The ski I use the most:  well, when I don't know what to expect or can only take one pair the M78 is it.  Although beginning last year I am really starting to like the Mission more al lthe time.  It has become my "fat" ski.  It is not "bouncy" or quick side to side as some skis might be - farily damp.  But when you tip it on edge it is very turney and for me really carves around.  And it is extremely forgiving.  It's what I call me hero ski - makes me look like a hero-- if that is even possible.   Works very well with a toboggan.
The Icon TT80, well-- just fun  and truly has helped my skiing.  It is all the things Harald Harb says about it.  Fellow patrollers notice the improvement in my turns last year with it.  If the snow is groomed or hard I use it all the time - and even into about 8 inches of powder.  And I just love standing their next to someone I just watched come down the hill skidding their big fatties sideways and then looking at my "little" Icons.  I'm kind of "counterculture". 

HighAngles

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Re: Arrival: Ski Logik Chariots!!
« Reply #21 on: December 09, 2011, 01:57:18 am »
The Scott Mission is a great underrated ski.  I think the Crusade is even better, but definitely more demanding where the Mission is more playful.

I like your term "counterculture" for those sporting skinny shaped skis - it really is getting to the point where, except for the racers, very few skiers are on anything less than about 85mm underfoot.  It's just such a huge disservice to so many skiers who basically can't buy a turn and now they have these huge skis that help them get through tougher snow conditions, but they're even farther from ever feeling the power and control from true high edge angle turns.

seskelson

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Re: Arrival: Ski Logik Chariots!!
« Reply #22 on: December 16, 2011, 08:53:23 am »
High Angles.  i agree the Mission is vastly underrated.  I had the Crusade last year.  Your asessment is spot on.  I liked it, just liked the Mission better and hence, a new Mission for this year to go with my two year old one.  The new one supposedly has a slightly lighter core.  We'll see.

bushwacka

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Re: Arrival: Ski Logik Chariots!!
« Reply #23 on: December 16, 2011, 09:16:58 am »
The Scott Mission is a great underrated ski.  I think the Crusade is even better, but definitely more demanding where the Mission is more playful.

I like your term "counterculture" for those sporting skinny shaped skis - it really is getting to the point where, except for the racers, very few skiers are on anything less than about 85mm underfoot.  It's just such a huge disservice to so many skiers who basically can't buy a turn and now they have these huge skis that help them get through tougher snow conditions, but they're even farther from ever feeling the power and control from true high edge angle turns.


Alot of people are out their posing with their new mid fats or fatter skis that is for sure, but a small minority are pushing personal limits on wider boards at mountains that have natural terrain and natural conditions. Stuff that was unpossible on the first carving skis and not that easy on the early 'fat" skis like the explosive, axiom and pocket rocket.  Especially in the east where the snow in more vaiable and the terrain is MUCH tighter. My average run at stowe is more technically demanding than my average run at snowbird. i have skied more at each of these resorts than anyone on this board.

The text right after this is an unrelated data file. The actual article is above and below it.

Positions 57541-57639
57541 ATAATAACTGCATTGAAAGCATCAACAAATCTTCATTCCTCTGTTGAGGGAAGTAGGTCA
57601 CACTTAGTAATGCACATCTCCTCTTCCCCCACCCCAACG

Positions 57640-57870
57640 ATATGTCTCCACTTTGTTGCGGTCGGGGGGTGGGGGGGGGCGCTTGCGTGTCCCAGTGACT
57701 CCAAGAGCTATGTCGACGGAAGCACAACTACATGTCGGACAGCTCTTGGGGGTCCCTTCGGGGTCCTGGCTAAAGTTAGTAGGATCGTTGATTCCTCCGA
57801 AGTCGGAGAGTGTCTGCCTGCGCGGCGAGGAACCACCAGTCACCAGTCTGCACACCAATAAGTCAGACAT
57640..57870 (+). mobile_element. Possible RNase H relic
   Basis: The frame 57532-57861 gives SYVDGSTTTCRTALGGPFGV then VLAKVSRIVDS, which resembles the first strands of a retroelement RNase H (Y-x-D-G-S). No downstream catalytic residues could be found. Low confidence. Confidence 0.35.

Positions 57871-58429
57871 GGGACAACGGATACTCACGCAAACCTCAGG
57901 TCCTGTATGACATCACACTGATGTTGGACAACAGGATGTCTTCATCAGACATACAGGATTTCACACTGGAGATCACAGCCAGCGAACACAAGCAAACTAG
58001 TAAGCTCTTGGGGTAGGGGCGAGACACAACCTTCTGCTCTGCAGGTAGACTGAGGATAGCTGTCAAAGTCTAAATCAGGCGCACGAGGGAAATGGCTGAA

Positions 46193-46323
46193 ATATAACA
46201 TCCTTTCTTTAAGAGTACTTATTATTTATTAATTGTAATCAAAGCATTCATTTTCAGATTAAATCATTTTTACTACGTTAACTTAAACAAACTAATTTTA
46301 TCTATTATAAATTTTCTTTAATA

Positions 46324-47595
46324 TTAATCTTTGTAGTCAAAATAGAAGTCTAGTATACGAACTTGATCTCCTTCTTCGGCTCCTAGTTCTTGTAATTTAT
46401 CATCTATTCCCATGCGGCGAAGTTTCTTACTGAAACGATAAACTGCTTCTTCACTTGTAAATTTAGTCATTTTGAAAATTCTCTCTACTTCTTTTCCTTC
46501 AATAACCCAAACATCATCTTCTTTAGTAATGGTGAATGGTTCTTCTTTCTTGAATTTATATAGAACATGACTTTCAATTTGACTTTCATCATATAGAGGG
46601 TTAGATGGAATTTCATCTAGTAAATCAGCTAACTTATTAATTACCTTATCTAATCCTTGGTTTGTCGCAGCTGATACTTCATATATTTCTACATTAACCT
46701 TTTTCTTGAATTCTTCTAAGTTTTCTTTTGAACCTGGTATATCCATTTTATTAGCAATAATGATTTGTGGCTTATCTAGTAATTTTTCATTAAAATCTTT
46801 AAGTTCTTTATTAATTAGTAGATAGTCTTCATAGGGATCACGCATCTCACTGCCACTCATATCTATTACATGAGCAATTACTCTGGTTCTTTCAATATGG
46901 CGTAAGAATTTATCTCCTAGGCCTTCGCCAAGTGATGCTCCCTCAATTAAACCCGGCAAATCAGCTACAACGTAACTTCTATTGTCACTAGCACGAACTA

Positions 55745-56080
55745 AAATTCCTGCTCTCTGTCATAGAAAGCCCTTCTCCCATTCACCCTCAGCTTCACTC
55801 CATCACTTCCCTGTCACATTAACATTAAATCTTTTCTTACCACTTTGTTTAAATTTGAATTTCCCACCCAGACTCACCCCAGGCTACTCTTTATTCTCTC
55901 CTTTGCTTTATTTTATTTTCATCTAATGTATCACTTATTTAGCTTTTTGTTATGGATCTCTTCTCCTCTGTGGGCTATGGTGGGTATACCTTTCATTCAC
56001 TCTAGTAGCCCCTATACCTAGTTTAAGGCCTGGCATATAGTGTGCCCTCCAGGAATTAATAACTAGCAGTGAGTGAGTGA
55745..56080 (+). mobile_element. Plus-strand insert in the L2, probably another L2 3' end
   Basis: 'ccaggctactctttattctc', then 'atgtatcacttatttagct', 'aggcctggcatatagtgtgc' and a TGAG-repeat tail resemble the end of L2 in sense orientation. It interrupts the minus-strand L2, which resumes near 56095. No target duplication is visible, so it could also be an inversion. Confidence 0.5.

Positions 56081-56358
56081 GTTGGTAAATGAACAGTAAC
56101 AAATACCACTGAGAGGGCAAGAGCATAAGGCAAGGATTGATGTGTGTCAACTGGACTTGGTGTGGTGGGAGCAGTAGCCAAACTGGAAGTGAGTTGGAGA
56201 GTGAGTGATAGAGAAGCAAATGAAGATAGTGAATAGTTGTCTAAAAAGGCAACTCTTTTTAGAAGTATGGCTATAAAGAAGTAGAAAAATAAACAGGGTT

LivingProof

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Re: Arrival: Ski Logik Chariots!!
« Reply #24 on: December 16, 2011, 10:16:33 am »

Alot of people are out their posing with their new mid fats or fatter skis that is for sure, but a small minority are pushing personal limits on wider boards at mountains that have natural terrain and natural conditions. Stuff that was unpossible on the first carving skis and not that easy on the early 'fat" skis like the explosive, axiom and pocket rocket.  Especially in the east where the snow in more vaiable and the terrain is MUCH tighter. My average run at stowe is more technically demanding than my average run at snowbird. i have skied more at each of these resorts than anyone on this board.

Bushwacker,
Reading the above, I thought of a recent post by Helluva where he offered some comments about 'all mountain" skis. His thinking was that if a specific skier selects a specfic ski to ski specific terrain, then, it's akin to the saying about "using the right tool for the right job". You have also posted that at the 'bird you choose different skis, understandable. Just guessing, but, I would assume your Stowe ski can change depending on the conditions that day.

There is no doubt, in my mind, that skis you select to ski Stowe backcounty provide the best possible tool for those conditions. If I ever get to join in, I'd like very much to use a ski that you recommend (after figuring it out a little bit on easier terrain). The question remains about my skills being able to marry up to that ski in that terrain. We all know I'd struggle, but, given enough repetitions, I hope I'd figure it out.


bushwacka

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Re: Arrival: Ski Logik Chariots!!
« Reply #25 on: December 16, 2011, 11:15:03 am »
How you define technical?

by skill,thought, nerve and amount of effort. Your know more technical. A run though 3000 vertical of eastern trees is going to much harder from all of those stand points than your average run at Snowbird.

@ LP My snowbird skis tend to be longer straight and have more camber than my stowe off piste skis which tend to me short more sidecut and more rocker.

jim-ratliff

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Re: Arrival: Ski Logik Chariots!!
« Reply #26 on: December 16, 2011, 09:09:16 pm »
I think 50 foot drops probably qualifies in the nerve category and the terrain category.